Hiring and promotion are nuanced, and skills and prior work history are only part of the equation. As many employers know, a candidate's attitude and personality traits play an important role when relating to performance in the workplace.
"Leaders need to have an understanding of things like the DiSC (dominance, influence, support, and conscientiousness) profiles to know how different how personality types interact and work best together," said Jennifer Akoma, VP at Airfoil Group, a marketing and PR firm. "There is not one personality type that is better than another; each trait can benefit a team in a different way."
Akoma notes it's important for a team to be balanced with a variety of personality traits. The dominant personality can help move things forward. Influencers help with creativity and energizing the group; steadiness plays a supporting role, keeping things moving forward and making sure the team is harmonious; while C’s attention to detail ensures quality and accuracy.
"You can see how each different type of personality and work style can play a key role on a team," she said.
Personality can be a predictor
"An overwhelming amount of data supports the claim that personality predicts job performance better than any other known evaluation method, including interviews and IQ tests," said Robert Hogan, a psychologist and president of personality test provider Hogan Assessments. "Personality should be [a] major factor used to make personnel decisions."
Carl Persing, research and solutions adviser at strategy consultancy and survey provider Metrus Group, agreed, noting that people's personalities tend to motivate and guide them in their careers.
"Personality traits make you seek out certain jobs and affect how you fit in," Persing told Business News Daily.
When hiring managers are filling entry-level positions, they frequently screen for basic traits like reliability and organization skills, to make sure the candidate will be motivated to do the job. But when it comes time to promote those employees, personality becomes an even more important factor, said Eric Heggestad, an industrial and organizational psychologist and a professor at the University of North Carolina at Charlotte.
As the candidate, if you feel that you have personality traits that would be beneficial in a particular position, you should highlight the way you leverage your strengths to solve problems, complete projects, motivate teams, improve quality or other strengths that could be beneficial to the organization that is interviewing you, Akoma said.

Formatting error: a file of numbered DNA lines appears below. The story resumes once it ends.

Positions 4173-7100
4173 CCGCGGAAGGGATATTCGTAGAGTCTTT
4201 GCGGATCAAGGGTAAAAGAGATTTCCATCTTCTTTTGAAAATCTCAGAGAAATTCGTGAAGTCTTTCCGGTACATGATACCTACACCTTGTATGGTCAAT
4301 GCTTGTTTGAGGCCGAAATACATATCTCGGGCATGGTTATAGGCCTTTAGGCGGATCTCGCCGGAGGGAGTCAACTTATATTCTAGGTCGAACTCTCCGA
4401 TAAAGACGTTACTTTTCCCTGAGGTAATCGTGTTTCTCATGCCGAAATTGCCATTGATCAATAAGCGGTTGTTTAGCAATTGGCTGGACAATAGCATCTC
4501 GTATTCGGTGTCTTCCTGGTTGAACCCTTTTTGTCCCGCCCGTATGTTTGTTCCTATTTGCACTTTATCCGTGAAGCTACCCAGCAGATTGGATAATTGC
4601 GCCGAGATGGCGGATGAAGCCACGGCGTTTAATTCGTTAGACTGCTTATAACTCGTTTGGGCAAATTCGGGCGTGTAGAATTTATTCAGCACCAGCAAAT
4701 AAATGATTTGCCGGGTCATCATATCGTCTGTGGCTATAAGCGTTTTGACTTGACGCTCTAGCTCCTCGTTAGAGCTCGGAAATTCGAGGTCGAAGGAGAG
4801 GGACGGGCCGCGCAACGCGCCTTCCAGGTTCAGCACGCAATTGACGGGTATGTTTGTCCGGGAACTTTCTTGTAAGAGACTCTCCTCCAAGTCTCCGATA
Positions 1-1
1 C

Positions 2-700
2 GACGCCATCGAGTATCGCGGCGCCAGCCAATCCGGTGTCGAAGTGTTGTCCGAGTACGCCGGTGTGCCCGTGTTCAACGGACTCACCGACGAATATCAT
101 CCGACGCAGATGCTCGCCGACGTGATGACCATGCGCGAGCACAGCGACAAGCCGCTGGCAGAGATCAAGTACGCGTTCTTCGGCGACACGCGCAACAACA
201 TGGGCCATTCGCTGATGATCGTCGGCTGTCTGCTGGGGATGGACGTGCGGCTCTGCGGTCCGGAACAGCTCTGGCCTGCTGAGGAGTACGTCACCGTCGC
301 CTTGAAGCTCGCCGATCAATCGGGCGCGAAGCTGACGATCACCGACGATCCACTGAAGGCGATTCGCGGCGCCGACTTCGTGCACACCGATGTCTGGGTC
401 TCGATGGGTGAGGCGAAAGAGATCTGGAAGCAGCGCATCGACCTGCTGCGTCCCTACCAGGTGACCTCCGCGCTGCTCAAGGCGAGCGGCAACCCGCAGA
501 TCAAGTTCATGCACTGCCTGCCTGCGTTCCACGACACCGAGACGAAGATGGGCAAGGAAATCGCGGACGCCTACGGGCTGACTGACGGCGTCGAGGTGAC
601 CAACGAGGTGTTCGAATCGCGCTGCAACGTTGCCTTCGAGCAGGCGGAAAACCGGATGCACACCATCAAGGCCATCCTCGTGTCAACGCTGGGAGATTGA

For promotions, "you look a lot deeper, at things like charisma and the ability to motivate people," Heggestad said. "It matters more at the higher level, as the span of control increases."
"Know your strengths and seek opportunities that would highlight those strengths. For example, if you are an extroverted person and you like to connect with people, perhaps a way to advance your career is in sales," Akoma said. "Or if you’re a very service-oriented person, you may want to focus your career path on client growth and retention."
Based on these experts' research, data and experience, here are five personality types that are most likely to earn you a promotion:
- The "people" person. Clients, colleagues and bosses all like this person. He or she has a pleasant personality, gets along with others and is enjoyable to be around. A people person is likely to be a good manager or team leader because of these qualities.
- The delegator. When lower-level employees are given the opportunity to work on a group project, there will always be at least one who assumes the position of leader. This person knows how to give constructive feedback and delegate tasks based on team members' strengths.
- The adapter. This person learns very quickly and is able to adjust to any task or work environment. His or her intelligence and intuition help in figuring out how to tackle a new role.
- The decider. A person who is decisive and confident in his or her decisions is a great fit for a leadership position. The ability to choose a direction quickly and effectively is essential for a strategy-based role.
- The ethical person. No matter what the employee's role is, his or her actions are guided by a sense of ethics and integrity. This person won't compromise his or her morals or try to get ahead at the expense of other colleagues.
"It's important for candidates and employees to be aware of their personality traits and their strengths in order to find a position that they are well suited [for] and perform at an optimal level," Akoma said. "Strong management will recognize and focus on an employee’s strengths and ensure they guide and direct them toward the right opportunities that align to their strengths."